Home Health & Hospice

Collaboration and Integration: Blending Provider Services

Homecare Insider, September 10, 2012

Today, patients have multiple services in place or could benefit from ­additional­ services. Medicare and other insurers reimburse on a temporary basis, and at the time of discharge from certified services, patients often need ongoing care to keep them safe at home and reduce the risk of rehospitalization.

It is important for home and community providers to be familiar with other service offerings, how they work, and what they cost. While many of these services are private pay, many of them may be covered under long-term care insurance or Aid & Attendance Pension benefit; alternatively, patients can access equity in their home through a reverse mortgage.

At times, homecare providers encounter various family dynamics stemming from financial demands on families to provide care for elders. These financial demands can lead to family disagreements regarding the use of privately funded homecare services among other needs. An older patient may feel guilty using money for personal care services, especially if he or she intended those funds to be passed onto children as an­ i­nheritance.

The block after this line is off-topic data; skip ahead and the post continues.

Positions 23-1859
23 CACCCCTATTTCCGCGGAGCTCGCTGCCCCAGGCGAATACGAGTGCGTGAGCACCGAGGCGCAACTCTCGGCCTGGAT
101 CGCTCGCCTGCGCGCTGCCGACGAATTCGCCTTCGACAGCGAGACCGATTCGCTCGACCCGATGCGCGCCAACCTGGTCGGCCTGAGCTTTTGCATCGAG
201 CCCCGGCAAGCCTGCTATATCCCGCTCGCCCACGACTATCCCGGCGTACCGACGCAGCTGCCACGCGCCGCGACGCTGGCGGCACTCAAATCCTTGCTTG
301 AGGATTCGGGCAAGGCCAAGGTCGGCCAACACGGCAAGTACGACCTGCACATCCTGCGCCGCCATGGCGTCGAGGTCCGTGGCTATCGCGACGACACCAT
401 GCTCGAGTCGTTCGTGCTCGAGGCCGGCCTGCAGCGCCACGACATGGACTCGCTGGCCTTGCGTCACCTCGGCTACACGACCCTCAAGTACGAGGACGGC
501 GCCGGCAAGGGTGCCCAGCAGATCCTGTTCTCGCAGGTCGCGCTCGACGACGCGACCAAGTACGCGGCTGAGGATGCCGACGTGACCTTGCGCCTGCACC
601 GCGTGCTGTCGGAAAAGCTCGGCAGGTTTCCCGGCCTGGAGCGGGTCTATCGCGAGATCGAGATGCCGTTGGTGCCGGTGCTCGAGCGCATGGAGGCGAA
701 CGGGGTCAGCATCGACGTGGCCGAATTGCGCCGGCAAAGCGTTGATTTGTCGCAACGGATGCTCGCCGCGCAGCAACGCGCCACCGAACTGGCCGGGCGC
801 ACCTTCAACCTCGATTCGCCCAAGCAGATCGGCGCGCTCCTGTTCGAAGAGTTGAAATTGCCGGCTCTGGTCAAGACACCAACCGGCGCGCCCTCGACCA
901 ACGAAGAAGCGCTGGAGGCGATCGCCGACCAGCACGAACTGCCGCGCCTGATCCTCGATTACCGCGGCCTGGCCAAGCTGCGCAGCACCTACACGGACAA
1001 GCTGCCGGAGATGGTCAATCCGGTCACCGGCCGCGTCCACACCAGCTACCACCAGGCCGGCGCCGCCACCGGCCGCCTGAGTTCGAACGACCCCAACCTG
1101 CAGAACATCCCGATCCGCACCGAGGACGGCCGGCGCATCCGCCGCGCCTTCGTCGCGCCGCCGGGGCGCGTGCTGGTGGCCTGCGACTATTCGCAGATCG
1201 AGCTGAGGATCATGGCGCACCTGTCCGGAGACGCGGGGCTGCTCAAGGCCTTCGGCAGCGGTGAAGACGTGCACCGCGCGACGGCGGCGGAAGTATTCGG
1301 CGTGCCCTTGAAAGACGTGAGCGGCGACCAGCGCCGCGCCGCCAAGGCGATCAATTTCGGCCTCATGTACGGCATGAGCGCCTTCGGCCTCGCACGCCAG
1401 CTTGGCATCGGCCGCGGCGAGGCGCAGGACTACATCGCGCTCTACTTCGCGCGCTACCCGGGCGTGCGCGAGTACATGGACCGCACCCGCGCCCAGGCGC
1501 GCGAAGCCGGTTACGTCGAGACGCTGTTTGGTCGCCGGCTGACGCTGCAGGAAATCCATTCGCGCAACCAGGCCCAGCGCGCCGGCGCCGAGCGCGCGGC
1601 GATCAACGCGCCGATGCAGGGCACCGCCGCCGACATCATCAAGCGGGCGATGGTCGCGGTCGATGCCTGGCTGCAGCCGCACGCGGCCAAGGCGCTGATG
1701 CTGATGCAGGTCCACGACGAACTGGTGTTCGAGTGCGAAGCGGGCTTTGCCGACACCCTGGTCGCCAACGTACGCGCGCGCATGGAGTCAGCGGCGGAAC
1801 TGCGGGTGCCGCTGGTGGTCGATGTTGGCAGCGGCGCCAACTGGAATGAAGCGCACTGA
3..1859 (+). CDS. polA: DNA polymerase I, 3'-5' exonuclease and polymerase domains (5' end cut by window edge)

It is not uncommon for family members to become less enthusiastic about homecare services as costs mount and money they counted on as inheritance is spent on an elder’s care needs. However, it is important to work within the family unit to review the cost, the benefits, and how these services may be covered and blended when dealing with complex-care patients at risk for rehospitalization.

This week’s issue of Homecare Insider is an excerpt from the book Ending Hospital Readmissions: A Blueprint for Homecare Providers. Learn more about this excellent resource today!